Quick, everyone! Follow me into my time machine! I’m going to take you to a time (not so far back) when watching movies at home was a pain, weird stores called Blockbusters were on every corner, and a strange video format called VHS reigned supreme.
That’s right, we’re taking a trip to the 90s!
For any kids reading this blog that don’t know, VHS tapes are these weirdly shaped boxes, usually made out of black plastic, that went into these strange machines called VCRs. During our walk around homes, apartments, stores, and basically everywhere in the 90s, we’re going to see a smorgasbord of VCRs.
If you don’t know what a VCR is, you live a charmed life. VCRs were contraptions that you hooked up to a TV to watch movies. These machines were not connected to the internet, they didn’t have any special features, and they definitely weren’t smart. They just moved film from one spool to the other.
VCRs were a revelation when they first came out! The year was 1976, the pants were bell-bottomed, the music was disco, and watching movies at home wasn’t really a thing. Sure, you had movies that came on the broadcast networks occasionally, but it was up to someone else to decide what you were going to watch. Programmers ran the world. They chose what movies came on TV, and people either watched those movies or didn’t watch a movie. That was the choice that we peons had.
Then VCRs hit the market, and suddenly, everyone could watch whatever movie they wanted, basically whenever they wanted! If one were so inclined, she could purchase The Sound of Music on VHS and watch some precocious kids yodling in the Alps until the cows came home. VHS and VCRs changed home movies forever!
The most amazing part is that VCRs were relatively affordable at the time. It’s hard to find the exact price online, but most places say the first VCR -- called the JVC HR-3300 VIDSTAR -- was around $400 adjusted for inflation on release. That seems like a hefty price tag at first glance, but when we put it in perspective, it’s downright cheap.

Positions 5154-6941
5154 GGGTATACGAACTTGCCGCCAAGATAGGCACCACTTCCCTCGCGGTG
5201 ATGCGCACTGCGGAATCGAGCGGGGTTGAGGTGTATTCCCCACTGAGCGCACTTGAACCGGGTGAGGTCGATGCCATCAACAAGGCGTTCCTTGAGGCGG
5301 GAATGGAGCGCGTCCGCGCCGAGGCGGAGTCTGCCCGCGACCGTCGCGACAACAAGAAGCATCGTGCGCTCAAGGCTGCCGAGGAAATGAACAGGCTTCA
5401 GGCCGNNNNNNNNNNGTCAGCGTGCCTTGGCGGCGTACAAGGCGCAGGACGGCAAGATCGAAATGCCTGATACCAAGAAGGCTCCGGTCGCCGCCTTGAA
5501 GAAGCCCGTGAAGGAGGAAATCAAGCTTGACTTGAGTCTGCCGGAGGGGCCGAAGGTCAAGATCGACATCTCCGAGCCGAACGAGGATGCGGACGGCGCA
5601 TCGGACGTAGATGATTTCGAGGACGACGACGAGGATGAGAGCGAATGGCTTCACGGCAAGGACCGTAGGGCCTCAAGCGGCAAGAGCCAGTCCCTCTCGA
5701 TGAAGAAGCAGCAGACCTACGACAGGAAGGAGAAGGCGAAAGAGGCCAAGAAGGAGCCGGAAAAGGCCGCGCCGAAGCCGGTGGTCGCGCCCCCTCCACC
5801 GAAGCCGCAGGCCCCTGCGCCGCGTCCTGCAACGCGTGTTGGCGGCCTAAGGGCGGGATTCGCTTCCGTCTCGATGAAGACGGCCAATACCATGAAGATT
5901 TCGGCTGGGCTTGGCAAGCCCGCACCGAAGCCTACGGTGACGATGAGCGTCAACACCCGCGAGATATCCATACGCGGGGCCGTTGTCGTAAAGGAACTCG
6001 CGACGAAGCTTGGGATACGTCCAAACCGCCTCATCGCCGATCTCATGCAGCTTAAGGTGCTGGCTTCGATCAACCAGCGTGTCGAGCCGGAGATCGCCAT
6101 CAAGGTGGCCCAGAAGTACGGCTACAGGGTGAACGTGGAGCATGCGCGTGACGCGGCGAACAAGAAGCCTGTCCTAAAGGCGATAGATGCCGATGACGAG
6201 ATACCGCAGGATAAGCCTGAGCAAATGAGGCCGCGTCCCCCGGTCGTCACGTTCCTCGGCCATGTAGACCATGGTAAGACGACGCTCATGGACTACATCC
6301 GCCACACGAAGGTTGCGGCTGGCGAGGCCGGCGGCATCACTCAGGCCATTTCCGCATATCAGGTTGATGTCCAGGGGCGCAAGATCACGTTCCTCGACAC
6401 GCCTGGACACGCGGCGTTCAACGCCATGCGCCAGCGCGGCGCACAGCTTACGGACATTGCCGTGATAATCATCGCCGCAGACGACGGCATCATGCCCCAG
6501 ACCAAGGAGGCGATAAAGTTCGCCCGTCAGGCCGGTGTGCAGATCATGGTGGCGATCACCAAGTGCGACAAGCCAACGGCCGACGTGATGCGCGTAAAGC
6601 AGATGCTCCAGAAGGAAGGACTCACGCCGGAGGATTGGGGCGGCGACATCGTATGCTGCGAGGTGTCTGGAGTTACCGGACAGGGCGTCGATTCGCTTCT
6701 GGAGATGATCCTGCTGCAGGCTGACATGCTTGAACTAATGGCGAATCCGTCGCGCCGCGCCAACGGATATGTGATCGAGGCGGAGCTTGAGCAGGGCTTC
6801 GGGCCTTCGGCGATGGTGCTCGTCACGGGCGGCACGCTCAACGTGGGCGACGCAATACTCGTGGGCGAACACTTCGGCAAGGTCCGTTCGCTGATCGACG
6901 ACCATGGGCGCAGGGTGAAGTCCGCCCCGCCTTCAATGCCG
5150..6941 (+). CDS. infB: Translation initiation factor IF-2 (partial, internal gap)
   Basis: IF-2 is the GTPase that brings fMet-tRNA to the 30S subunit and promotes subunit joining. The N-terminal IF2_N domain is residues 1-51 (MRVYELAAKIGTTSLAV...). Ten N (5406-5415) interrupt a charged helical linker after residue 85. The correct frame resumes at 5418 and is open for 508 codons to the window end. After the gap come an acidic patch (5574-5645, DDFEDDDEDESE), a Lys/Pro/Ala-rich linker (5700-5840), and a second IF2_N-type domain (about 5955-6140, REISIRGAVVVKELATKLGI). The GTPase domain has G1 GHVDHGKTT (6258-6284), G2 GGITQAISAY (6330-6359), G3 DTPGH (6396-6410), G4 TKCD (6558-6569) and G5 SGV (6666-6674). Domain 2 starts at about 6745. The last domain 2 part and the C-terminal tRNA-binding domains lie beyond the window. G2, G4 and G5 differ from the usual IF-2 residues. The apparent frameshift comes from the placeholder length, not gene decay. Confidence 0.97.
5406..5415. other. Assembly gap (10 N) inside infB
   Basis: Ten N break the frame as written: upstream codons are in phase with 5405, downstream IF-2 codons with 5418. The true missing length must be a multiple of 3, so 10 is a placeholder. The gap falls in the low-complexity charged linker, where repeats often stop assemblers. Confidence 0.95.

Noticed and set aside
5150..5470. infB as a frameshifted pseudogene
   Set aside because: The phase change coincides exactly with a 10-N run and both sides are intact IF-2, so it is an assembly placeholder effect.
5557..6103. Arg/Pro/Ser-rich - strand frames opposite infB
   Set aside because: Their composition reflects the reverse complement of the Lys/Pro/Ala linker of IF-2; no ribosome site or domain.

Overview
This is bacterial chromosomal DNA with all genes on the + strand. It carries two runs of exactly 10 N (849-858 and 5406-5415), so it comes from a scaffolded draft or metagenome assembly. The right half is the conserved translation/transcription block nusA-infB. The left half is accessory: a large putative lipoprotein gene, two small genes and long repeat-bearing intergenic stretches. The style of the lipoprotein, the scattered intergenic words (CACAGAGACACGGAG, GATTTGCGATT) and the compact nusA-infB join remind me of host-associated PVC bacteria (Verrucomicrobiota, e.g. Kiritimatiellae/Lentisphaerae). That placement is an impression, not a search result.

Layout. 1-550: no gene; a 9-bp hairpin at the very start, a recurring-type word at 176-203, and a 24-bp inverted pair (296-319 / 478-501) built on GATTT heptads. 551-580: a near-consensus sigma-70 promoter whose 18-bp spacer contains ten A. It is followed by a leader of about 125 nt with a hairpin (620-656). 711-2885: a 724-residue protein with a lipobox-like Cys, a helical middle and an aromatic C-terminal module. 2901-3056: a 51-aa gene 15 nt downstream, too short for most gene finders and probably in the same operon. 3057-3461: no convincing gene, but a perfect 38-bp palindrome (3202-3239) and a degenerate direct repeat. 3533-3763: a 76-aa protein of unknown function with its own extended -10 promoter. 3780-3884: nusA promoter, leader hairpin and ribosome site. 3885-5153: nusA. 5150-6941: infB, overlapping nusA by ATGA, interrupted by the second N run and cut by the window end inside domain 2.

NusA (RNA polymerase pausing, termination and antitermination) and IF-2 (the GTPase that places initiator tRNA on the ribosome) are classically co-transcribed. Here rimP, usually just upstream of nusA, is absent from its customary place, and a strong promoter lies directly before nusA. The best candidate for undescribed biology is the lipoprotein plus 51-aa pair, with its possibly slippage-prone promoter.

For example, when plasma TVs first hit the market (yes, I’m that old), a 42” not-even-HD-capable plasma TV was $10,000, not even adjusted for inflation!
By comparison, $400 looks like an absolute steal.
And the rest of the world agreed. VCRs took over the planet, and basically every home in the world had one. From 1976 to the early 2000s, VCRs were in every living room and most bedrooms of the developed world. To accommodate the boom in the new home video market, rental shops like Blockbuster populated every street corner. A new type of movie called direct-to-VHS was established, giving us filmographical gems like Tales from the Quadead Zone.
By the end of its period of superiority, you could barely give VCRs away. They came prebuilt into TVs, you could get one with a happy meal, and even babies were rejecting VCRs because they had four in the closet already. Ubiquitous isn’t a good enough word to describe how widespread VCRs became.
Then the DVD came along and everyone forgot about poor VHS. DVDs were better in basically every conceivable metric -- better quality, no rewinding, better picture, easier to rewind, faster to fast forward, slimmer cases, shinier construction -- and VHS went out with a whimper. I still shudder wondering how many VCRs are currently not decomposing in landfills all across the world.
But for a short while, from the mid 70s to mid 2000s, VCRs were the best.